Written by 11:07 pm AI, Discussions, Uncategorized

– Understanding the SAG-AFTRA Board’s Decision: Why Intelligence Should Not Factor In

Two SAG-AFTRA board members explained why they voted against the contract, which includes provision…

The latest agreement, as reported by two members of the SAG-AFTRA panel, offers limited protection for actors against arbitrary intelligence.

The 118-day standoff concluded when the negotiating council unanimously approved the deal last Wednesday. The national board, with 86% of the vote in favor, sent the agreement for ratification on Friday.

Among the eight dissenters on the 80-member committee were Shaan Sharma and Anne Marie Johnson. Despite their reservations, both highlighted the significance of artificial intelligence (AI) in their critiques.

Johnson argued that AI should not have a place in our industry, emphasizing the importance of human involvement in creative production. She expressed concern that all efforts would be futile if AI continued to encroach on the industry.

Sharma, who also served on the negotiating committee, raised concerns about the “significant flaws” in AI technology that posed existential risks to various sectors of their work.

SAG-AFTRA released an 18-page summary of the contract on Sunday. The agreement outlines guidelines for the utilization of AI in creating “digital doubles,” but falls short of prohibiting AI or preventing studios from creating synthetic performers based on real actors’ achievements.

In cases where an AI-generated character bears a distinct facial resemblance to a known actor and uses that actor’s name, the producer must seek the actor’s consent.

However, Sharma expressed doubts about the adequacy of this restriction, stating that it does not offer substantial protection if the replica fails to clearly indicate the original actor.

During a 3 12-hour Zoom meeting for SAG-AFTRA members, Duncan Crabtree-Ireland and Fran Drescher defended the AI provisions of the contract. Crabtree-Ireland acknowledged that the agreement is not flawless and assured members of ongoing efforts to secure additional safeguards in future negotiations.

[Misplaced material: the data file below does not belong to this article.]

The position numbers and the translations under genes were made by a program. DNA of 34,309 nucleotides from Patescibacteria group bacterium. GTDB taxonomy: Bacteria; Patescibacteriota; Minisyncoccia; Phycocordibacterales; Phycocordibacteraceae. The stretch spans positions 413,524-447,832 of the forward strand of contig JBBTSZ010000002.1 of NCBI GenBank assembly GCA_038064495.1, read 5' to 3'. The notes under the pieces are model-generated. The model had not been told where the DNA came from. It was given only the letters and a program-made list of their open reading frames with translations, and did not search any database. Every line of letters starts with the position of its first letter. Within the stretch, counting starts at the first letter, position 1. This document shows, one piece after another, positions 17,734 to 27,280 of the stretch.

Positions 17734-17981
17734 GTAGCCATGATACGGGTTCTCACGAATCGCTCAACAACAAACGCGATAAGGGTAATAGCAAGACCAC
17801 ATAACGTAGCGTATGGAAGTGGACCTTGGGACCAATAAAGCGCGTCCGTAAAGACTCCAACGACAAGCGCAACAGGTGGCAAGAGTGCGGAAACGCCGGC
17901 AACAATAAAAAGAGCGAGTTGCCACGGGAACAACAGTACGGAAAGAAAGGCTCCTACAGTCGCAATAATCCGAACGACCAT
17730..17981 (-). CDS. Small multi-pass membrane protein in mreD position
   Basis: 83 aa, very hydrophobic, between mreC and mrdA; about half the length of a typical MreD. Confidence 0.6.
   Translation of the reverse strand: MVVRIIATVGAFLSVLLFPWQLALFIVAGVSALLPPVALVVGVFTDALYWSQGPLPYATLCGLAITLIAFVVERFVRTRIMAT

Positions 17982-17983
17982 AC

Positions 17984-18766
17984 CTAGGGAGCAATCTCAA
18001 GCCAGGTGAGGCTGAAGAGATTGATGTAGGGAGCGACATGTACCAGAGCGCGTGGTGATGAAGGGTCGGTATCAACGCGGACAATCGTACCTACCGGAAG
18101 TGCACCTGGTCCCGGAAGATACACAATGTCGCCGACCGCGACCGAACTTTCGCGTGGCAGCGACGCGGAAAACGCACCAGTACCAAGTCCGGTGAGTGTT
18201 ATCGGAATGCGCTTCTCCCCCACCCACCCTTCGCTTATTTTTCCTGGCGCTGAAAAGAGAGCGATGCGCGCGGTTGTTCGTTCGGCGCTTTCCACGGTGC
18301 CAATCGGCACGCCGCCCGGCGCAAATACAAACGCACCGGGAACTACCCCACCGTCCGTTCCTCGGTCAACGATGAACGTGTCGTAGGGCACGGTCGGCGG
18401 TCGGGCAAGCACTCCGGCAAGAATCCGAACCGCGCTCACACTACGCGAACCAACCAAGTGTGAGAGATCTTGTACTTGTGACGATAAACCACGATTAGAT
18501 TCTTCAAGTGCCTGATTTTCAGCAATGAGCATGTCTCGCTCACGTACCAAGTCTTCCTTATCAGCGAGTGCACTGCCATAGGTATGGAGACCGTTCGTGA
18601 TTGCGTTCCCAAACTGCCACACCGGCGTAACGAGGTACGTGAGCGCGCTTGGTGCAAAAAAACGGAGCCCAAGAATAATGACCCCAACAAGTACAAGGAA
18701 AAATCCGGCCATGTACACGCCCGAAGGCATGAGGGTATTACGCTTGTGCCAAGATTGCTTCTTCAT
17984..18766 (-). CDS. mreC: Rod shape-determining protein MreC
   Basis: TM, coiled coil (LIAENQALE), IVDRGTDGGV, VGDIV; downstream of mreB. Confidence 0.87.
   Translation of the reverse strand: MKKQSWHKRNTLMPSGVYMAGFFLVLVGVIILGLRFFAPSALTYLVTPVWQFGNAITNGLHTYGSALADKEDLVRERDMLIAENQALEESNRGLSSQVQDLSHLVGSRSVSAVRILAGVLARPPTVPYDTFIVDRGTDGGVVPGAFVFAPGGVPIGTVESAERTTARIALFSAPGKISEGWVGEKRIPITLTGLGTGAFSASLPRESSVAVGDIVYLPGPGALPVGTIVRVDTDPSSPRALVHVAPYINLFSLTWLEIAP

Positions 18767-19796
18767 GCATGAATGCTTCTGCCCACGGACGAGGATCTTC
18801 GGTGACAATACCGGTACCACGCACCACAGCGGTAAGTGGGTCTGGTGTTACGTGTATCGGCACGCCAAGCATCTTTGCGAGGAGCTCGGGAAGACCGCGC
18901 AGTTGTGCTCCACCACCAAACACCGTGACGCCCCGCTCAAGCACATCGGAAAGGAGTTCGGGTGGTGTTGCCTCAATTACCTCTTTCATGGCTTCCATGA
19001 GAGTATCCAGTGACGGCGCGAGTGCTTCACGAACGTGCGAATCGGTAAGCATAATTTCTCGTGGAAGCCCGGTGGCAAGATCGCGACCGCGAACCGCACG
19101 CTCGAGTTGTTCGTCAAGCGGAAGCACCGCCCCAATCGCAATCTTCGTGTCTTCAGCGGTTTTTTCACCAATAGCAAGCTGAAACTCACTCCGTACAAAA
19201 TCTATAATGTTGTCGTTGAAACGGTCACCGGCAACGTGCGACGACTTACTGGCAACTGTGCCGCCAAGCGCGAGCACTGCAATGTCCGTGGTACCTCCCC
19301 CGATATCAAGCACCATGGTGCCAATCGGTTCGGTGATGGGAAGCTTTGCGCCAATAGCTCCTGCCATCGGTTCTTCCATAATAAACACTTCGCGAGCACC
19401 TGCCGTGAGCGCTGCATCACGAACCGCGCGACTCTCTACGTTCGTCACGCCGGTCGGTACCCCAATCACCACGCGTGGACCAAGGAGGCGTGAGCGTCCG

Crabtree-Ireland emphasized the need to navigate the evolving landscape of technological advancements carefully, acknowledging the challenges in halting the progress of AI systems.

The union is actively engaging with policymakers and regulatory bodies to shape public opinion on AI-related issues. A second technical briefing is scheduled for Thursday at the Hollywood Palladium.

Drescher addressed critics during the Zoom meeting, urging members to approach the information with an open mind and heart. While not directly mentioned, Justine Bateman, a former SAG board member, has raised concerns about the potential risks associated with AI in the industry.

In an interview, Bateman underscored the importance of raising awareness about the implications of AI technology and encouraged actors to seek advice from their representatives for stronger AI protections.

Dec. 5 marks the deadline for ratification votes. If approved, the agreement will stand, but if rejected, negotiations may resume. The clause requiring studios to obtain consent from an actor’s estate before using AI to recreate performances was a notable inclusion in the agreement.

Johnson expressed dissatisfaction with the streaming residual structure, advocating for a share of profits instead. The uncertainty surrounding viewership data and profit-sharing arrangements with platforms like Netflix raised concerns among members.

As the ratification process unfolds, members are urged to consider the implications of AI technology on their craft and industry. The union remains committed to advocating for the interests of its members in the rapidly evolving landscape of entertainment technology.

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Last modified: February 26, 2024
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